Category Archives: Disease – Broad Leafed Woody Ornamental

Bacterial Blight

What is bacterial blight? Bacterial blight, also known as blossom blight or shoot blight, is a common and often serious disease of Chinese, Japanese, Persian and common lilac, as well as walnut, apple, pear, plum and cherry. White flowering varieties of common lilac are most susceptible to the disease.

Death of lilac branch tips and leaves due to bacterial blight.
Death of lilac branch tips and leaves due to bacterial blight.

What does bacterial blight look like? Initial symptoms of bacterial blight may include dark brown necrotic (dead) leaf spots with yellow halos. If leaf spots develop before leaves are fully expanded, leaf curling and twisting may result. More advanced symptoms include necrotic blotches starting at the leaf margins and advancing inward, as well as black streaking on twigs. In its most severe form, bacterial blight can result in the death of branch tips, leaves and blossoms.

Where does bacterial blight come from? Bacterial blight is caused by the bacterium Pseudomonas syringae pv. syringae (Pss), which survives in diseased stem tissue (cankers), plant debris, and soil. Pss can be spread by insects and on pruning tools, but is more commonly spread by wind and rain. Often Pss is found on the surface of healthy plants and does not cause disease. Infections can occur when the bacterium enters tissue through natural openings, or through wounds caused by insects, pruning, wind damage or hail.

How do I save a plant with bacterial blight? Prune diseased twigs 10 to 12 inches below the point of visible symptoms, and dispose of the branches by burning or burying them. Always prune in dry weather, and after each cut, disinfest pruning shears by dipping them for at least 30 seconds in a 10% bleach solution, or alcohol (spray disinfectants that contain at least 70% alcohol can also be used).

How do I avoid problems with bacterial blight in the future? When planting lilacs, provide adequate spacing between shrubs. Thin individual shrubs each winter to promote good air circulation (see UW Garden Facts XHT1015 for pruning tips). Properly fertilize, water and mulch shrubs to avoid stress that may predispose them to disease. Avoid overhead watering that may keep leaves wet. If you have had problems with bacterial blight, you may want to use a combination of copper and mancozeb-containing fungicides for control. Apply fungicides two to three times at seven to 10 day intervals as leaves emerge, but before symptoms develop. Read and follow all label instructions of the fungicide that you select to insure that you use the fungicide in the safest and most effective manner possible.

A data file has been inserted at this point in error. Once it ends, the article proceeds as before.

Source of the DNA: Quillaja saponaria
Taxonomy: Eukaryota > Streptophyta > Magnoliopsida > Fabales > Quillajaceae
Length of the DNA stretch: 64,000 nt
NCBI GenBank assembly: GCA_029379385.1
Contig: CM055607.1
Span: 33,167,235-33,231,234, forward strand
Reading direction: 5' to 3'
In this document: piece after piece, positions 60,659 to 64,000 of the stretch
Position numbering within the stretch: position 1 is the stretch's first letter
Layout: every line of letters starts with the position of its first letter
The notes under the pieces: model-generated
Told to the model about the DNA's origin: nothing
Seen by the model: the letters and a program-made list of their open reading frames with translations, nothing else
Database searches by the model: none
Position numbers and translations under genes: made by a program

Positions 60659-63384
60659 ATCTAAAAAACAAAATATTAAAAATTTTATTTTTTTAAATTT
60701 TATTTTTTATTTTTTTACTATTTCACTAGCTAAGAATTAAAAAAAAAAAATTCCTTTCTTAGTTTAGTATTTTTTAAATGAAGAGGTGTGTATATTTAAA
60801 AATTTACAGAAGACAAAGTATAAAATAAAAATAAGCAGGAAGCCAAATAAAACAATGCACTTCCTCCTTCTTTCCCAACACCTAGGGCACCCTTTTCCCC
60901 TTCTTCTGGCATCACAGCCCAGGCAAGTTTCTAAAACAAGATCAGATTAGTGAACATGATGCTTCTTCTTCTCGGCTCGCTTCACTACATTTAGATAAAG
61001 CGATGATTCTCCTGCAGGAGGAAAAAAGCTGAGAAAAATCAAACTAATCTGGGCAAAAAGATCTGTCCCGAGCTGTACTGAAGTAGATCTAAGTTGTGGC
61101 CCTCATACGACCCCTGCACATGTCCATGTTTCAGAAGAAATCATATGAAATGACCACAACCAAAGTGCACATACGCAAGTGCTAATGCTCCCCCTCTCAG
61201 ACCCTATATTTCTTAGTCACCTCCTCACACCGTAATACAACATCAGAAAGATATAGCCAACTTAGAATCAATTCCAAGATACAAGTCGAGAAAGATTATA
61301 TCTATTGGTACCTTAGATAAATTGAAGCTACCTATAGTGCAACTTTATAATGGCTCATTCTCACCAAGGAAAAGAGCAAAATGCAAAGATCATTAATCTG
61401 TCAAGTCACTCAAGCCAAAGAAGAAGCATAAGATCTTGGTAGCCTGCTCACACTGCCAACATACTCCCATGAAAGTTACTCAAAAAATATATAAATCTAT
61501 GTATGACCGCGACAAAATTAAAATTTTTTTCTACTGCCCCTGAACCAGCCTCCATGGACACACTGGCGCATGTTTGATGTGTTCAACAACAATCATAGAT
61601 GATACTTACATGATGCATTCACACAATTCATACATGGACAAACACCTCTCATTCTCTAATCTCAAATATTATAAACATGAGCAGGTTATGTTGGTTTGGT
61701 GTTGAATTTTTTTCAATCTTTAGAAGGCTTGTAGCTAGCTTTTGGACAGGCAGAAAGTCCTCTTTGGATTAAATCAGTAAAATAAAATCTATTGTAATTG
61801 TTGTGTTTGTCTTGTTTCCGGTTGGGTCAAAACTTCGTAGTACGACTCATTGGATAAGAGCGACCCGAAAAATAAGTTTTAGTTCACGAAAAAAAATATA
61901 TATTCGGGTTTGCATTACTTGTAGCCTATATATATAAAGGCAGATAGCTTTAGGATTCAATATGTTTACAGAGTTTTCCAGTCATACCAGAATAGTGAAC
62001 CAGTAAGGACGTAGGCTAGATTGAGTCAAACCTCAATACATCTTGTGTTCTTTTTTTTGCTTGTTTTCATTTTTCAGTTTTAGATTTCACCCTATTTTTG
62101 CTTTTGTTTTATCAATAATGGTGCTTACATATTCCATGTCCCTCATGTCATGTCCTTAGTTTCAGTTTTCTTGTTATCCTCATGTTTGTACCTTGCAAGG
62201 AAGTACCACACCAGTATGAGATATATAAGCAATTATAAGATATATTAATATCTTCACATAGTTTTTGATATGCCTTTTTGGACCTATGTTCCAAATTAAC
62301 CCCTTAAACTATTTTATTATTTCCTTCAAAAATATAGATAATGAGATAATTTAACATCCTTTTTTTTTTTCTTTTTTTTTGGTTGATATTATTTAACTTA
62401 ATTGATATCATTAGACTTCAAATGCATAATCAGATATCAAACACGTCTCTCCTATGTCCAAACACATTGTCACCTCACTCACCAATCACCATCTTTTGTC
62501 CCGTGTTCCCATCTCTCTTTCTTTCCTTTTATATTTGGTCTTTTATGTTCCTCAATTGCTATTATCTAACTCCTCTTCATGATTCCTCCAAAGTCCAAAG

For more information on bacterial blight: See UW-Extension Bulletin A2538, or contact your county Extension agent.

Ash Yellows

What is ash yellows? Ash yellows is a chronic, systemic disease that affects ash trees of all ages. White ash is particularly susceptible to ash yellows. Ash yellows likely occurs wherever ash is grown and has been reported widely in the United States and southern Canada. The organism that causes ash yellows also causes a disease called lilac witches’-broom.

Brooming symptoms in an ash tree caused by ash yellows.
Brooming symptoms in an ash tree caused by ash yellows.

What does ash yellows look like? Symptoms of ash yellows usually occur within three years of infection. Infected trees typically grow at a much slower rate than non-infected trees, although this may be difficult to detect in a single tree. The rate of growth of an infected tree may be as little as one half that of a healthy tree. Leaves on infected trees are frequently smaller, thinner and lighter green than usual. Often, but not always, affected trees will produce branches in tufts, a symptom that is called “brooming”. Eventually, branches in the crown will die and this die-back can continue until the entire crown is dead.

Where does ash yellows come from? Ash yellows is caused by the phytoplasma, Candidatus Phytoplasma fraxini. Phytoplasmas are bacteria-like organisms that live and survive in the phloem (i.e., the food-conducting tissue) of infected plants. Leafhoppers are thought to be the primary means by which this pathogen is moved from tree to tree.